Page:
Archive for February, 2015

February 27th, 2015

Empire of Sin: A Story of Sex, Jazz, Murder, and the Battle for Modern New Orleans by Gary Krist

by Gwen

orleans

 

To compliment my earlier review, The Great New Orleans Kidnapping, let’s turn the clock forward a bit from 1870 to the turn of the century and Empire of Sin.

Have you ever heard of Storyville in New Orleans? I had only because of my interest in WWI and had read a bit about how the War Department played a big part in making Storyville a thing of the past. Well, Gary Krist has taken on how it was before vice was “contained” in New Orleans, what happened when it was, and how it ended up just another interesting way to deal with vice that was abandoned. The best part is he does it in a way that isn’t all in your face with salacious specifics. It is so tasteful that you could be reading a story about how Detroit became the motor city, a subject much less objectionable.

Prostitution is/was, at the end of the day, a business and in the Victorian era and for a period after it was more or less seen as a needed thing that will-not-be-named in gentile company. So what is an up and coming city supposed to do? New Orleans decided that no longer would the pleasure palaces be scattered around the city willy nilly and while they didn’t think they could lick it entirely, the fine city leaders (some of them brothel owners themselves or at least backed by the owners) came up with the idea to corral it in one specific area. Genius right? Okay, perhaps not in today’s way of thinking, but it worked for many years for them.

There were murders, bumbling cops, paid off city and state leaders, a brothel owner in the State house, and even the aging Carrie Nation came by, set aside her ax, and had tea with a lady brothel owner. It was what it was and Krist’s take on it allows you to learn without feeling like you have to hide the book in last week’s New Yorker.

I said it last time and I’ll say it again, New Orleans has an amazing history of acceptance and in the South at that period of time, that is saying a heck of a lot. Read it…now.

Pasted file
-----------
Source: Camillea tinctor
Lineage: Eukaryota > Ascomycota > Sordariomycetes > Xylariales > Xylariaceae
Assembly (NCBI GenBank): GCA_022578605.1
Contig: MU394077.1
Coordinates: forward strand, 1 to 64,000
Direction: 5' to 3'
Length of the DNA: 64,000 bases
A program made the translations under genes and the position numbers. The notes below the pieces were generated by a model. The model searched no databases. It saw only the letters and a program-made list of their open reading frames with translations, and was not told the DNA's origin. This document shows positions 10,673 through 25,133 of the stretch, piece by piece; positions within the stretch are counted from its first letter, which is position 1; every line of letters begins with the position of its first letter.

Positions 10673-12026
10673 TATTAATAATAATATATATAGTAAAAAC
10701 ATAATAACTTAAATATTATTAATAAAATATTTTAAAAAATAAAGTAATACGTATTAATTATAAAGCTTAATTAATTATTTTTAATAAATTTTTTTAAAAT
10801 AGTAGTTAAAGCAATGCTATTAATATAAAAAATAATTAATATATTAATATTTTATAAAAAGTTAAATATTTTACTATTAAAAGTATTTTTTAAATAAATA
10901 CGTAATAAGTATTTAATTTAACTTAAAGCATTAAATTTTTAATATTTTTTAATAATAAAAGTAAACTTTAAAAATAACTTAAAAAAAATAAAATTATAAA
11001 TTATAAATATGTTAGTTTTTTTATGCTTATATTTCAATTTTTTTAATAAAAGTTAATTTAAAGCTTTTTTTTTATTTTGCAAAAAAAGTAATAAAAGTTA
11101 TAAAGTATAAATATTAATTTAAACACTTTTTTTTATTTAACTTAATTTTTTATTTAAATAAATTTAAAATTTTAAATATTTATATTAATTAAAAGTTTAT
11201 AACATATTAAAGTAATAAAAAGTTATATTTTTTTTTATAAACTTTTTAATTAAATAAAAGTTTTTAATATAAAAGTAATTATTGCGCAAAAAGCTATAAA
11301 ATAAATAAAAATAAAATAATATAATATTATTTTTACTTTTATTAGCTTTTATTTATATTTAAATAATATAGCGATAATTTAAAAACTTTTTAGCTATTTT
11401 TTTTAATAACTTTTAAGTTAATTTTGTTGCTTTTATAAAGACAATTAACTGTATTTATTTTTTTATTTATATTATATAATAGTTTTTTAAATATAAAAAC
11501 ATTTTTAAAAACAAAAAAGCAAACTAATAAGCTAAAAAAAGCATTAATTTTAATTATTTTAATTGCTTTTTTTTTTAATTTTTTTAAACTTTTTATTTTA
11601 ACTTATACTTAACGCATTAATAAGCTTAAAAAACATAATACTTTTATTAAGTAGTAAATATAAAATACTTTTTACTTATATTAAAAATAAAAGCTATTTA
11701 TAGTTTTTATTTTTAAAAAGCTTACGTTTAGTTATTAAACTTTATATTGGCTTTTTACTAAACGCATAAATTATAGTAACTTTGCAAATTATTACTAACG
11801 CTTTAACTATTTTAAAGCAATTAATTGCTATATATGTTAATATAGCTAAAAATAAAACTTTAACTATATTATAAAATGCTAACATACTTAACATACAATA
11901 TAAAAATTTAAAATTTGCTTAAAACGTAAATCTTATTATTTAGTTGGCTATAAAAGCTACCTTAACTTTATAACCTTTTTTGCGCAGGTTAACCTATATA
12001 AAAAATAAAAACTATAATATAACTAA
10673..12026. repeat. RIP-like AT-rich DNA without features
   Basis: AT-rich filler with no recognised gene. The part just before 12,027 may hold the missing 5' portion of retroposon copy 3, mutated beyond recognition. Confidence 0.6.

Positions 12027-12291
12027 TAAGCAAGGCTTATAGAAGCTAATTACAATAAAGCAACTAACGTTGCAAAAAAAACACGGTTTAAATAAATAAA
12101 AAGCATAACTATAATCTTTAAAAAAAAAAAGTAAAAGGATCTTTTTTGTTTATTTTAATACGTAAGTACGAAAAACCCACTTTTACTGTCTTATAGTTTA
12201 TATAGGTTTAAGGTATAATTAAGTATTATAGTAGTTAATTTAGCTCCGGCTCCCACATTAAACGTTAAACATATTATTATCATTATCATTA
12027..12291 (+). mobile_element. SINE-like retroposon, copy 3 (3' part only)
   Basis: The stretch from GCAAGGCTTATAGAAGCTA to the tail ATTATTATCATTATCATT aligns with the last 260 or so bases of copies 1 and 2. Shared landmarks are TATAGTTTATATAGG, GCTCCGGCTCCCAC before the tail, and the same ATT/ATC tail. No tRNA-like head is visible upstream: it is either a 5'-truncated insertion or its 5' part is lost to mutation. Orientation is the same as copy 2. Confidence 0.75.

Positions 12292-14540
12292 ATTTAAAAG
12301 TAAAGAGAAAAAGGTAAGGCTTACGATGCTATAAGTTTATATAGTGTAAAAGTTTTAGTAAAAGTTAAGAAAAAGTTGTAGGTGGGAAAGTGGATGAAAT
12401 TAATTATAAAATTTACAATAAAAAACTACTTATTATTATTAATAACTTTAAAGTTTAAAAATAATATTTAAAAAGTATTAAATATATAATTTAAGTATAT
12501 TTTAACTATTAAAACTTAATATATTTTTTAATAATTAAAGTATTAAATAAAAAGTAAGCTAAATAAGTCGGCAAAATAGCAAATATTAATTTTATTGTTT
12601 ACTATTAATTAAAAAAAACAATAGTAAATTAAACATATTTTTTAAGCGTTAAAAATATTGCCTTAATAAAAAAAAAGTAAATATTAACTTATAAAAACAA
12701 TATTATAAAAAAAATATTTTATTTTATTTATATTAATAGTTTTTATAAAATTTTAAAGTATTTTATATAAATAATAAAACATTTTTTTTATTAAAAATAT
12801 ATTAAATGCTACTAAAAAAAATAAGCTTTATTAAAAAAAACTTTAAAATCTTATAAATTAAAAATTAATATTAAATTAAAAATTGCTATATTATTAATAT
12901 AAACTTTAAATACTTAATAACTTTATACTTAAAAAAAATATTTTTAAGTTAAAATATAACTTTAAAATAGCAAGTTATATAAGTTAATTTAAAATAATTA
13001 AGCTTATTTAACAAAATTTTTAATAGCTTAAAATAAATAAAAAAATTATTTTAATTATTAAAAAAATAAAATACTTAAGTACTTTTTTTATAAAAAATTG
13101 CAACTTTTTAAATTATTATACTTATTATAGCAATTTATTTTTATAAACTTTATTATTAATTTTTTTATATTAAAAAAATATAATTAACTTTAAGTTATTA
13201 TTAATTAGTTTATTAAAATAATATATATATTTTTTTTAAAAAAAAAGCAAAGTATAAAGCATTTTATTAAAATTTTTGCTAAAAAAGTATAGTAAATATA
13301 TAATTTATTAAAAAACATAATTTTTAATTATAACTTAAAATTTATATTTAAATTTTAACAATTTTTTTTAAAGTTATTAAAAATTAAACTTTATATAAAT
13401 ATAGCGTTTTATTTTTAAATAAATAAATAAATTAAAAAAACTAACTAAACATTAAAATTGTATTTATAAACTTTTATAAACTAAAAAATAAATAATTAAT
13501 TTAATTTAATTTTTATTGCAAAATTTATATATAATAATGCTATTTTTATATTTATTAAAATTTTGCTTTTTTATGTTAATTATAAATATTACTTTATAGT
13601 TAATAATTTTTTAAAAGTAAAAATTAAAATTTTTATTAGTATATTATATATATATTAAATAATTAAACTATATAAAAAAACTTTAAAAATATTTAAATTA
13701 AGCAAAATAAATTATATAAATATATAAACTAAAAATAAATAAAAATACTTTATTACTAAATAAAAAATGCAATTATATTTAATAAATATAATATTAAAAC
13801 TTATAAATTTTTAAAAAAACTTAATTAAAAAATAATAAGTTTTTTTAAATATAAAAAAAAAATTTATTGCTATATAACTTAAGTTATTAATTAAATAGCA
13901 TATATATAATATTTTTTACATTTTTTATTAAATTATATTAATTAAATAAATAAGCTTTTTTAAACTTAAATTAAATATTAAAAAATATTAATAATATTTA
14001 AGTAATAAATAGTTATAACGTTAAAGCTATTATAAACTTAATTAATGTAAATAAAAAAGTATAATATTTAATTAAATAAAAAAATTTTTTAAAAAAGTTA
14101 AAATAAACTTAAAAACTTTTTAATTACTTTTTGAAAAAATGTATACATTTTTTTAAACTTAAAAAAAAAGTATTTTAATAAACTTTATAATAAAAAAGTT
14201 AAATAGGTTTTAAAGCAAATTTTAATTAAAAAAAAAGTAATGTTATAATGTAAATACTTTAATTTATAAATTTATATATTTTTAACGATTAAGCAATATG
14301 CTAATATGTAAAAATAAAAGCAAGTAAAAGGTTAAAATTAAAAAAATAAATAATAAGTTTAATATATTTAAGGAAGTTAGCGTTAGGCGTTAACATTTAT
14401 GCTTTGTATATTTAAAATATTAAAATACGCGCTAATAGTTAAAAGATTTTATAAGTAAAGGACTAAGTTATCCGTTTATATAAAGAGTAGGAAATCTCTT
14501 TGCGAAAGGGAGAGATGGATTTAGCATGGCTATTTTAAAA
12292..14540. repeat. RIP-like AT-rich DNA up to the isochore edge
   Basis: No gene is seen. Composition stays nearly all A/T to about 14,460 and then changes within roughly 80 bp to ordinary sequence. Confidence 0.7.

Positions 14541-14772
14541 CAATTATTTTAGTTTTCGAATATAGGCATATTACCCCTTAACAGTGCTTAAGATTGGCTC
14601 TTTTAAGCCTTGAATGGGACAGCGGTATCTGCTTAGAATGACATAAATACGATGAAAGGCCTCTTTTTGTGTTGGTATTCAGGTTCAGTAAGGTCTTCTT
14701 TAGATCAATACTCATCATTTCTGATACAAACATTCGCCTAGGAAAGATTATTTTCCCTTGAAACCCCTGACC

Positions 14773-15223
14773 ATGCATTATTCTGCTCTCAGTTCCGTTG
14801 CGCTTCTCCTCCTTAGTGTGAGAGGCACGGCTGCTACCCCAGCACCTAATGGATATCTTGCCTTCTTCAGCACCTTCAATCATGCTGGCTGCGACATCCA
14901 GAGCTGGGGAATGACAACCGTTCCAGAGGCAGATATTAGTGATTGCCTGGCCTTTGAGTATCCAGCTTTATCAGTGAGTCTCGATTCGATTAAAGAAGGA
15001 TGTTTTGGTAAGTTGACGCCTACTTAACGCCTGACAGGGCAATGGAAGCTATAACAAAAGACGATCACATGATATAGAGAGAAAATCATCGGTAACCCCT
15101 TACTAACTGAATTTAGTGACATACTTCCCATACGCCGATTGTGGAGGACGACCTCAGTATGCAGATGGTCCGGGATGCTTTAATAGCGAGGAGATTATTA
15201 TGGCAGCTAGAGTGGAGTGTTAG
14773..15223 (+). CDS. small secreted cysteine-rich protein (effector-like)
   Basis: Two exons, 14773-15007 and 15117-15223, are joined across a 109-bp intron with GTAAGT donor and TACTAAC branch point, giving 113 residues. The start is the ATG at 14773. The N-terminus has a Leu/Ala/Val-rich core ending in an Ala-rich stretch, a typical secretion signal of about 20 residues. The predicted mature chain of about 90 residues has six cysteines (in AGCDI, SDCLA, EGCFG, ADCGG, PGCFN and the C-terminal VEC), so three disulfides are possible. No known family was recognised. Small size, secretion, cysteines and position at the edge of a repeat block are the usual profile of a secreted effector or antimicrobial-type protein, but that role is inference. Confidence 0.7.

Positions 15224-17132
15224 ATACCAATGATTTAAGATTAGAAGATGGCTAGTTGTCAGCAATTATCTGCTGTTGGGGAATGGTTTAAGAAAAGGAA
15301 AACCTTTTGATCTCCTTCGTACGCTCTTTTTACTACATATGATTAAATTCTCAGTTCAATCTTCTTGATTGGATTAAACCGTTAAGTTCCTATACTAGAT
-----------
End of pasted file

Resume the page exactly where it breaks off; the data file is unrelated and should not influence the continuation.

Sort of Like Gwen's Signature

February 22nd, 2015

The Paris Homicide Series by Frédérique Molay

by Gwen

 

Paris Homicide

I love the gritty psychologically driven Scandinavian crime novels and they led me to reach out for a broader view of European Crime.  Let me tell you, it isn’t all gritty, but that doesn’t mean you have Ms. Marple in the library sipping tea either.

Paris, oohhh, Paris, with the tragic history and all of those romantic spots…Just like any modern city, there are murders there too, fictional and otherwise. In comes, Frédérique Molay, and her creation, Chief of Police Nico Sirsky.

The three part (so far) Paris Homicide series has opened my eyes not only to real-life Paris, but to the interesting way that La Crim’ investigates murder. I say interesting, because the mechanisms and procedures are different from what we are used to here and that adds to the intrigue of the plots for non-native readers.

The plots kept me reading as well. The 7th Woman features a killer of women, Crossing the Line starts with a freaky message secreted away in an odd body part, and City of Blood plays havoc with modern art at the site of a former massive slaughter-house with is now Parc de La Villtte, a world-class cultural center.

Nico Sirsky is different in that he isn’t really some tragically flawed alcoholic with decades of self-imposed wreckage behind him. He has a past just like we all do, the same with sad events, but it doesn’t define him like many fictional crime fighters. He is a good compassionate guy, who is very good at his job, with a teenage son, and a relationship in bloom. He’s multi-dimensional not for his bad habits, but because one can relate to him.  He’s a shift from the norm and really a breath of fresh air because of that.

So, if you want to see more of Paris and how they fight crime, not be afraid of turning the lights out at night, and yet still want some murder in your reading….check out Frédérique Molay, and her work, The Paris Homicide Series.

Check out the review at The Bowed Bookshelf

Sort of Like Gwen's Signature

February 6th, 2015

Reviews in Miniature

by Gwen

Coming Out of a Reading Fog

I read a lot, so much that it is pert near impossible to review everything…or even most…or even. Do you find yourself loving books so much that instead of reviewing what you just finished, you rush to start the next?Anyway, I want to hold myself more accountable to at least mentioning some of the books I blow though while avoiding life.

These books have me peering through the mists of time to mention.

Let Him Go

Let Him Go by Larry Watson